onrails.org home

RailsConf 2010 - Thank You!

Wow, RailsConf is over. It ended nicely with @garyvee giving a powerful and entertaining keynote covering many subjects but mostly his standard spiel on connecting with your customers or audience. I read his book, crush it, a while back and enjoyed it. Note since, I haven’t been the most active on my blog or website…but I’m working on changing this.

Now of course RailsConf was way more that this keynote. I must admit I really enjoyed Baltimore and having the convention center, the hotel and the port at a five minutes walking distance. It’s a great area, I understand that not the whole city is like that, but that doesn’t remove anything from the fact that I really appreciate the place right now.

The best thing at this conference is the energy that transpires and I really feel energized and want to start some new Rails venture. It’s fun to see so many enthusiasts trying to learn, share, and push the community forward.

I must admit I usually enjoy smaller conferences, like the MoutainWest RubyConf or the forthcoming Moutain.rb, better as the tracks are more specialized and geekier. RailsConf tries to have several tracks for everybody but very few are very technical. Maybe the organizers should try to have an advanced track next time. That way the conference would stay appealing for the many people that have been doing Rails/Ruby for years and still be welcoming for beginners.

As usual there are always some talks that just suck. On the tutorial day I attended in the afternoon Rails 3 Deep Dive and it wasn’t about Rails 3 nor a deep dive. Another talk that didn’t turn out the way it should have been was Scaling Rails on AppEngine with JRuby and Duby where the speakers where knowledgeable but where note prepared enough and where counting on the wifi to work…The wifi never works at conference. This said the wifi was usually working pretty well at RailsConf this time.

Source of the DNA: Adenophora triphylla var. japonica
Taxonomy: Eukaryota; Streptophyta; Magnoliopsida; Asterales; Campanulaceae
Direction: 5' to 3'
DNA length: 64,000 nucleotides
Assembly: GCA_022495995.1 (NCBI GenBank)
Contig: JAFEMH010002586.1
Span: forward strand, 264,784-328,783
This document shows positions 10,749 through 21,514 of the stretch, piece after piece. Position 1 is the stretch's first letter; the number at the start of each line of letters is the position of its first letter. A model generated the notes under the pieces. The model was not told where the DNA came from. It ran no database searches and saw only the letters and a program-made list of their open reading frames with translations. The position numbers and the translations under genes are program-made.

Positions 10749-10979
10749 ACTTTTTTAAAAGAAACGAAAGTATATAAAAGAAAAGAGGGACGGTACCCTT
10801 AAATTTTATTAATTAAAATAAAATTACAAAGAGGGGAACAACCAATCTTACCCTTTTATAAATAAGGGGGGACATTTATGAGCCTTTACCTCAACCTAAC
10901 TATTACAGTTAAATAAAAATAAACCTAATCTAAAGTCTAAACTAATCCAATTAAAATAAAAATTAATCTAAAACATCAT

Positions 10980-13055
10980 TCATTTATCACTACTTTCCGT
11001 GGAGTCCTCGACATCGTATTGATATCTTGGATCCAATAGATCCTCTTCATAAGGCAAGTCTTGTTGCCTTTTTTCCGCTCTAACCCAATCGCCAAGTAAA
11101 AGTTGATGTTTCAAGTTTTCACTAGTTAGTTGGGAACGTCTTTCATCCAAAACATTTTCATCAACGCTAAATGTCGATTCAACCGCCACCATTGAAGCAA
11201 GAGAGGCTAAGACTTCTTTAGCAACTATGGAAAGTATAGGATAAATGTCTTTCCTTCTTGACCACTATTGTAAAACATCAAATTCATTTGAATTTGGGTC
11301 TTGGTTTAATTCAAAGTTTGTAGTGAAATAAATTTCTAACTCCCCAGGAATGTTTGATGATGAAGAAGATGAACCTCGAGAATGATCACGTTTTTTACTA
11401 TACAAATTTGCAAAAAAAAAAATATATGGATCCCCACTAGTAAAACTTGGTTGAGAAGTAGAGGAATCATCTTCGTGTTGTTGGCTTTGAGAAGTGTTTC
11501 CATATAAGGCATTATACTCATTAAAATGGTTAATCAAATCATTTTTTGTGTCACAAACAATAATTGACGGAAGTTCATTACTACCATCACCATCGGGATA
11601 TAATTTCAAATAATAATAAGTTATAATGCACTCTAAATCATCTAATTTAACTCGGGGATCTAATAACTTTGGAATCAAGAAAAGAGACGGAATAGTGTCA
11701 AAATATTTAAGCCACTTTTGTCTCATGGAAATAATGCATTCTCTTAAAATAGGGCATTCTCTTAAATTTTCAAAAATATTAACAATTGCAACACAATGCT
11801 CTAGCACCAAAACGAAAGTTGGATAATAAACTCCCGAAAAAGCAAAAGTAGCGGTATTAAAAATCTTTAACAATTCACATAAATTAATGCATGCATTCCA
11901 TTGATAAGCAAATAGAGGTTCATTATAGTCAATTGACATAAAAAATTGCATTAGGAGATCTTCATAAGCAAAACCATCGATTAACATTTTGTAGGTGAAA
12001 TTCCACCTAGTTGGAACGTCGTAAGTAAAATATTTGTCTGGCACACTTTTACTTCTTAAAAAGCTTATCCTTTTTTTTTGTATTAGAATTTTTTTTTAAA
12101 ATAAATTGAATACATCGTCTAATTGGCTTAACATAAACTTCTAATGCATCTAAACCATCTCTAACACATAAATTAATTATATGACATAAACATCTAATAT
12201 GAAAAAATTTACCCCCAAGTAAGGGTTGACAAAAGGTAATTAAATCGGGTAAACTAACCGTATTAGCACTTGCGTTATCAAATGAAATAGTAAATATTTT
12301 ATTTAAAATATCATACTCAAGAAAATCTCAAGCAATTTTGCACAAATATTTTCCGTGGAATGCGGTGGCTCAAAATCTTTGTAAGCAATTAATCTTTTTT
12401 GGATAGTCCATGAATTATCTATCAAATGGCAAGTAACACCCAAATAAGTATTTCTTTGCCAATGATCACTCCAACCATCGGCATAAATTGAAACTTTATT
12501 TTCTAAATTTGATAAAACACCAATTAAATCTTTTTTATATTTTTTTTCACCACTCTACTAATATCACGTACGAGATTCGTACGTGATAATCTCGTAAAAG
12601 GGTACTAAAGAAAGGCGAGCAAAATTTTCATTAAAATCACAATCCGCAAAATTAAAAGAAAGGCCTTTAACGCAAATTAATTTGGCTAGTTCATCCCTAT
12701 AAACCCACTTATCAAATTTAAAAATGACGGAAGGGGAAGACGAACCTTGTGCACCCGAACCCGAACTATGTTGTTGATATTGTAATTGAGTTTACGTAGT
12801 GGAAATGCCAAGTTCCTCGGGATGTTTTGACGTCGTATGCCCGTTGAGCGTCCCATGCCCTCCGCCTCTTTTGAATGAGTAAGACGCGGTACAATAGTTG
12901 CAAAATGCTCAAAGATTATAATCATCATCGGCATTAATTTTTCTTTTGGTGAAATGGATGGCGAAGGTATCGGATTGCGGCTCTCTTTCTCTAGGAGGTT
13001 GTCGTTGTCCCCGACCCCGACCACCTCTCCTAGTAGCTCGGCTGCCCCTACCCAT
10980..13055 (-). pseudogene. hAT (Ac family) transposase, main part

I don’t wanna focus too much on the talks that didn’t work out as most of the talks where great and also not all my talks in the past always worked out they way they could have ;-)

One of the tutorial I really liked was Acceptance Testing With Cucumber. David Chelimsky rocked and just knows his stuff and Aslak hanged in there pretty well. They had an application prepared with multiple branches that let the audience follow right along. That was great. They didn’t have time to access a few of the advanced Cucumber subjects…next time make that a full day tutorial.

The first talk I attended on tuesday was Building an API with Rails which was a panel discussion with guys from Twitter, 37Signals, Github, the NYT and others. I really enjoyed that there was several distinct views on several aspects like on APIs like versioning, security, performance which relates exactly with some customer work I’m currently doing.

Then I went to the Metrics Magic by Aaron Bedra from Relevance which cover tools like RCov,Flog, Flay, Roodi, Reek and how to integrate them with your continuous integration build. For example why don’t you make your build fail when it reaches a certain threshold of uncovered code (let’s say 20%)…I like that idea. We do generate these stats in our ci builds but don’t fail the builds…yet.